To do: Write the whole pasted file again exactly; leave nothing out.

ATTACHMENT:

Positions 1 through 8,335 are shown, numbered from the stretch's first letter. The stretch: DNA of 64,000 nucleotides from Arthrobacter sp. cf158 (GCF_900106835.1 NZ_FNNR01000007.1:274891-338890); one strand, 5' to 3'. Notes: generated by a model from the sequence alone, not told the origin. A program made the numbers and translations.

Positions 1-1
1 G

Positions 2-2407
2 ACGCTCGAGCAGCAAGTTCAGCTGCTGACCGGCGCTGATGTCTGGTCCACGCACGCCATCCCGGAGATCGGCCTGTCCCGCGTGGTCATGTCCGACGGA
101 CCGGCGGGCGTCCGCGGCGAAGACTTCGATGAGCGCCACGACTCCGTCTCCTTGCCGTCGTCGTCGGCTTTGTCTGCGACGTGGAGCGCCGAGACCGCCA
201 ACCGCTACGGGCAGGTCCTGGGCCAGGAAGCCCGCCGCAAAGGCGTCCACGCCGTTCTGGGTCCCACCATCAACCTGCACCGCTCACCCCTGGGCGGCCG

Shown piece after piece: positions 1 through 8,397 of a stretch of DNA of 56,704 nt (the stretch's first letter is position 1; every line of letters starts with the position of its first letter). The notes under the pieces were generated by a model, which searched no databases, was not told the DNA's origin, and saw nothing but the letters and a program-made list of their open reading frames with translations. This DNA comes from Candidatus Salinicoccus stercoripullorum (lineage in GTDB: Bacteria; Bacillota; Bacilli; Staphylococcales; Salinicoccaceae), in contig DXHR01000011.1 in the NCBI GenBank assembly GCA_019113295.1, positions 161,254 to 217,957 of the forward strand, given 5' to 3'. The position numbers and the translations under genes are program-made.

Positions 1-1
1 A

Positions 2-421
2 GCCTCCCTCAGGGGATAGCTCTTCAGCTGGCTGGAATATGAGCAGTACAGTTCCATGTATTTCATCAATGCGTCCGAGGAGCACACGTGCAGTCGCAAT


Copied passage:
Positions 1 through 8,335 are shown, numbered from the stretch's first letter. The stretch: DNA of 64,000 nucleotides from Arthrobacter sp. cf158 (GCF_900106835.1 NZ_FNNR01000007.1:274891-338890); one strand, 5' to 3'. Notes: generated by a model from the sequence alone, not told the origin. A program made the numbers and translations.

Positions 1-1
1 G

Positions 2-2407
2 ACGCTCGAGCAGCAAGTTCAGCTGCTGACCGGCGCTGATGTCTGGTCCACGCACGCCATCCCGGAGATCGGCCTGTCCCGCGTGGTCATGTCCGACGGA
101 CCGGCGGGCGTCCGCGGCGAAGACTTCGATGAGCGCCACGACTCCGTCTCCTTGCCGTCGTCGTCGGCTTTGTCTGCGACGTGGAGCGCCGAGACCGCCA
201 ACCGCTACGGGCAGGTCCTGGGCCAGGAAGCCCGCCGCAAAGGCGTCCACGCCGTTCTGGGTCCCACCATCAACCTGCACCGCTCACCCCTGGGCGGCCG

Shown piece after piece: positions 1 through 8,397 of a stretch of DNA of 56,704 nt (the stretch's first letter is position 1; every line of letters starts with the position of its first letter). The notes under the pieces were generated by a model, which searched no databases, was not told the DNA's origin, and saw nothing but the letters and a program-made list of their open reading frames with translations. This DNA comes from Candidatus Salinicoccus stercoripullorum (lineage in GTDB: Bacteria; Bacillota; Bacilli; Staphylococcales; Salinicoccaceae), in contig DXHR01000011.1 in the NCBI GenBank assembly GCA_019113295.1, positions 161,254 to 217,957 of the forward strand, given 5' to 3'. The position numbers and the translations under genes are program-made.

Positions 1-1
1 A

Positions 2-421
2 GCCTCCCTCAGGGGATAGCTCTTCAGCTGGCTGGAATATGAGCAGTACAGTTCCATGTATTTCATCAATGCGTCCGAGGAGCACACGTGCAGTCGCAAT